Physical description

Two sheets pasted together forming the top part of a bird's-eye view of Het Loo and the gardens. The whole image consists of four sheets printed separately. Titled within a banderole across the top, with coat of arms, topped by a crown and corucopia, the banderole surrounded by putti holding garlands.

Place of Origin

Amsterdam (published)

Date

1695-1698 (published)

Artist/maker

Hooghe, Romeyn de, born 1645 - died 1708 (etcher)
Persoy, Pieter (publisher)

Materials and Techniques

Etching

Marks and inscriptions

Getekent en geEtst door Mr. Romeyn de Hooghe Rechtsgel: en Comm: van syne M: van Gr: Britannien etc. etc.
Below left

'T KONINGS LOO / tot Amsterdam by PIETER PERSOY op den Dam Met Privilegie.
Top in banderole

tot Amsteldam by PIETER PERSOY op den Dam met Privilegie van haar Ed: Groot Moog: de Heeren Staten van Holl: en West Vrieslandt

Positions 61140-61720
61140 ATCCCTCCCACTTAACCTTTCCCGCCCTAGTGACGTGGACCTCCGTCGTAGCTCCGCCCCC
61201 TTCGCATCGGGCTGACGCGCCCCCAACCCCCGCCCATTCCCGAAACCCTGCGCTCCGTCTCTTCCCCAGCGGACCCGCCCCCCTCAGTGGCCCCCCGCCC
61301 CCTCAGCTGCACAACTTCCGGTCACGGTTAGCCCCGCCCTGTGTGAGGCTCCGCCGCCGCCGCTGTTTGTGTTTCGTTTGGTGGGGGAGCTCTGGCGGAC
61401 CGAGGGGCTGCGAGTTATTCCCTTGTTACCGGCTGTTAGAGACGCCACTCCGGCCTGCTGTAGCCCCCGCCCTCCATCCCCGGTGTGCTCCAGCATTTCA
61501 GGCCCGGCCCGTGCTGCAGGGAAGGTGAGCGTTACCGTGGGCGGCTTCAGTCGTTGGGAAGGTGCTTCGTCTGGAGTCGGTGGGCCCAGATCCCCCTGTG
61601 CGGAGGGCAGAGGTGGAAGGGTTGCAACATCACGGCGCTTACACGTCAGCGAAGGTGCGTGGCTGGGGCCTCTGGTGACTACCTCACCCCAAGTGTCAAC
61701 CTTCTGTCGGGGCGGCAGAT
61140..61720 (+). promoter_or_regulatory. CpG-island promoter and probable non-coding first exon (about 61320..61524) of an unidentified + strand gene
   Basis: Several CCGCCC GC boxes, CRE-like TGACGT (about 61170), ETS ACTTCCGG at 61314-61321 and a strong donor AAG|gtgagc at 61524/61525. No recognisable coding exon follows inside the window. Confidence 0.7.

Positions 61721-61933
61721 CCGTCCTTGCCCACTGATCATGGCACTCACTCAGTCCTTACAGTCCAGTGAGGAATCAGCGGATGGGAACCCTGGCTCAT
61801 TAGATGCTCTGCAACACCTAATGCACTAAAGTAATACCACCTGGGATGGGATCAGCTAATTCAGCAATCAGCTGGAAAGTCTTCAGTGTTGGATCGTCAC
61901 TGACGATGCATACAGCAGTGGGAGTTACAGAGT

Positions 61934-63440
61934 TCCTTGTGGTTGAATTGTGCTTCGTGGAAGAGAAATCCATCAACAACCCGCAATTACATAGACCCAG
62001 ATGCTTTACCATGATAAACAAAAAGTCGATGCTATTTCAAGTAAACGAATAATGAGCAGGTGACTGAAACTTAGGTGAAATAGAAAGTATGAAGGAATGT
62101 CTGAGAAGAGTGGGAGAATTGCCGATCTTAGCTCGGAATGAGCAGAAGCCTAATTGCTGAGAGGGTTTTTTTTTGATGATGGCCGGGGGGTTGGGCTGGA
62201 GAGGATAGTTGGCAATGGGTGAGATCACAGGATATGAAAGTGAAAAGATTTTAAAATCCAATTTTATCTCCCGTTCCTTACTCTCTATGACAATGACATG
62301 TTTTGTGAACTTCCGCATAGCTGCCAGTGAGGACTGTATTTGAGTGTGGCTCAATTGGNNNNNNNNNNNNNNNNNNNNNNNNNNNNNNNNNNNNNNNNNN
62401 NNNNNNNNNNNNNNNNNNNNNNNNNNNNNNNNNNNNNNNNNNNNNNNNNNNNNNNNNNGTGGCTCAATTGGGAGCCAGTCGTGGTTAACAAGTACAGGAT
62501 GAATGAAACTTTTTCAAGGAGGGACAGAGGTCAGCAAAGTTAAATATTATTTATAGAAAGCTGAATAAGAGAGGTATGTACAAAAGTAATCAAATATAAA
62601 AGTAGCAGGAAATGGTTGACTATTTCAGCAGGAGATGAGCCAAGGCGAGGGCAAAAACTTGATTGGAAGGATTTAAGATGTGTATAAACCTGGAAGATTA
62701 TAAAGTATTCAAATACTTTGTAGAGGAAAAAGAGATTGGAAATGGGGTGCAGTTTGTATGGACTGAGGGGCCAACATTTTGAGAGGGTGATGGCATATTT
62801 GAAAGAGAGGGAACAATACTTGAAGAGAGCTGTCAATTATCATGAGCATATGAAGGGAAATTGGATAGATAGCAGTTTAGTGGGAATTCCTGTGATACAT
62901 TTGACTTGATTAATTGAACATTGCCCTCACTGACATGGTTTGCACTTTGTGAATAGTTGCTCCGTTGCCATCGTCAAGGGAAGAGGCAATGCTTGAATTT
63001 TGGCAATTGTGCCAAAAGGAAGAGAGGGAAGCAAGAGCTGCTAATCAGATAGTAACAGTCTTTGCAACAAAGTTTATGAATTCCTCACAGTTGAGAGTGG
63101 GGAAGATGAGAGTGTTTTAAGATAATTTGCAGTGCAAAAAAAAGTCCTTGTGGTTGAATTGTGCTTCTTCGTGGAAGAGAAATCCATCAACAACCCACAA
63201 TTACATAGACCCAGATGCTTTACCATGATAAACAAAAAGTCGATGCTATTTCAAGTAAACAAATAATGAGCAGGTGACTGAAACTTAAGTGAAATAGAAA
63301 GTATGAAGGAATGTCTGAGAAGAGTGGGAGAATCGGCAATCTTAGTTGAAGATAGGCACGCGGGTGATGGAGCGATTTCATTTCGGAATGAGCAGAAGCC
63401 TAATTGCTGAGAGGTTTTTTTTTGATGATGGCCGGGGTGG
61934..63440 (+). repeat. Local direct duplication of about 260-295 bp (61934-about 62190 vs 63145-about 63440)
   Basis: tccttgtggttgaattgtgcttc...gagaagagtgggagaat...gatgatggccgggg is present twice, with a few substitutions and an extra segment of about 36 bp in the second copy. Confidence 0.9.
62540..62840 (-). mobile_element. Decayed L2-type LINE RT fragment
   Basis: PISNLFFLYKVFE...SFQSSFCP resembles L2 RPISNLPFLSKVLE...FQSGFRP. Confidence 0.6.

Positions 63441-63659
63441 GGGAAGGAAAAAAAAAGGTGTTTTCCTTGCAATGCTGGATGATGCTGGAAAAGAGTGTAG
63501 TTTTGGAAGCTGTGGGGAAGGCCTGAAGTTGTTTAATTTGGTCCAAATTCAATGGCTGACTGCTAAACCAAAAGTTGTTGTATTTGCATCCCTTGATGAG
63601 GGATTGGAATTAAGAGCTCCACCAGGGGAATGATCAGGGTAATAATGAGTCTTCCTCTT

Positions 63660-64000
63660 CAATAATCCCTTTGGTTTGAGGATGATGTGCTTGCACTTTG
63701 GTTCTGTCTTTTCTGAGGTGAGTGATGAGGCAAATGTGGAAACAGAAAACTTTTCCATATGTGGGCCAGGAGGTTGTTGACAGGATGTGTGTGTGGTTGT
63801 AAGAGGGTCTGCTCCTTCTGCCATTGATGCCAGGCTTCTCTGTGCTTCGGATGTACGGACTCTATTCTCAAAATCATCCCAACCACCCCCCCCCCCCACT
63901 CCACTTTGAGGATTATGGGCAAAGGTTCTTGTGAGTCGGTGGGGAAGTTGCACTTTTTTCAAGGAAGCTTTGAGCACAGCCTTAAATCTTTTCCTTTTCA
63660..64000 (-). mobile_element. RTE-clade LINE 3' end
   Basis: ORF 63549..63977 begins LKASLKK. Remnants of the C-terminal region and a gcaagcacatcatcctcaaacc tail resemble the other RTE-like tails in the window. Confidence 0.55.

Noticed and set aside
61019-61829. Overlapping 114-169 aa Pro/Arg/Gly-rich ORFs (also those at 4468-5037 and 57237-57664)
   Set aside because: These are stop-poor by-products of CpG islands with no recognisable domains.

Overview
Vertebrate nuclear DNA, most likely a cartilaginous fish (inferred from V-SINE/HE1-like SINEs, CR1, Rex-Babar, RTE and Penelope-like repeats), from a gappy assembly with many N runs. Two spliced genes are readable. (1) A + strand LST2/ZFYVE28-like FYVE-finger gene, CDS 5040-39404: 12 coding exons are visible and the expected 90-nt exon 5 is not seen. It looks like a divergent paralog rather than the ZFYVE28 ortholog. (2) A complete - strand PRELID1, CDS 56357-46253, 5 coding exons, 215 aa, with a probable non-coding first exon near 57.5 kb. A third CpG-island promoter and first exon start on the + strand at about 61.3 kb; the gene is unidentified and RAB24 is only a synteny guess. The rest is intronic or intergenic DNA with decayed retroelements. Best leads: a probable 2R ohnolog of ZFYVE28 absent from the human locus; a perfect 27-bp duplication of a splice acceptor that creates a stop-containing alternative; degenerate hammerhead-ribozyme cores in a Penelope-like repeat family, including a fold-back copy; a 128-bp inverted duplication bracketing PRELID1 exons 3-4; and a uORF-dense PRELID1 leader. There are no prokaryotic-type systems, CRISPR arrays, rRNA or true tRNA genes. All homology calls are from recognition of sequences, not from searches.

Lower left centre

uyt gegeven met Privilegie van haar E:Gr:Mog: door Pieter Persoy op den dam tot Amsterdam
Lower right

Dimensions

Height: 1100 mm whole in frame All parts of print, framed together., Width: 960 mm whole in frame, Height: 765 mm whole object four sheets combined trimmed to. M, Width: 739 mm whole object four sheets combined trimmed to.

Object history note

Provenance:
The Right Hon. Algernon Capell, Earl of Essex, Viscount Maldon and Baron Capell of Hadham, 1701 and by descent George Capell, 5th Earl of Essex.
Purchased from Christopher Mendez.

Registered File number 2012/390

Descriptive line

Top two sheets of an etching printed on four plates, 'T'Konings Loo [Bird's Eye View of the Palace and Garden of Het Loo]', by Romeyn de Hooghe, Netherlands, 1695-98

Bibliographic References (Citation, Note/Abstract, NAL no)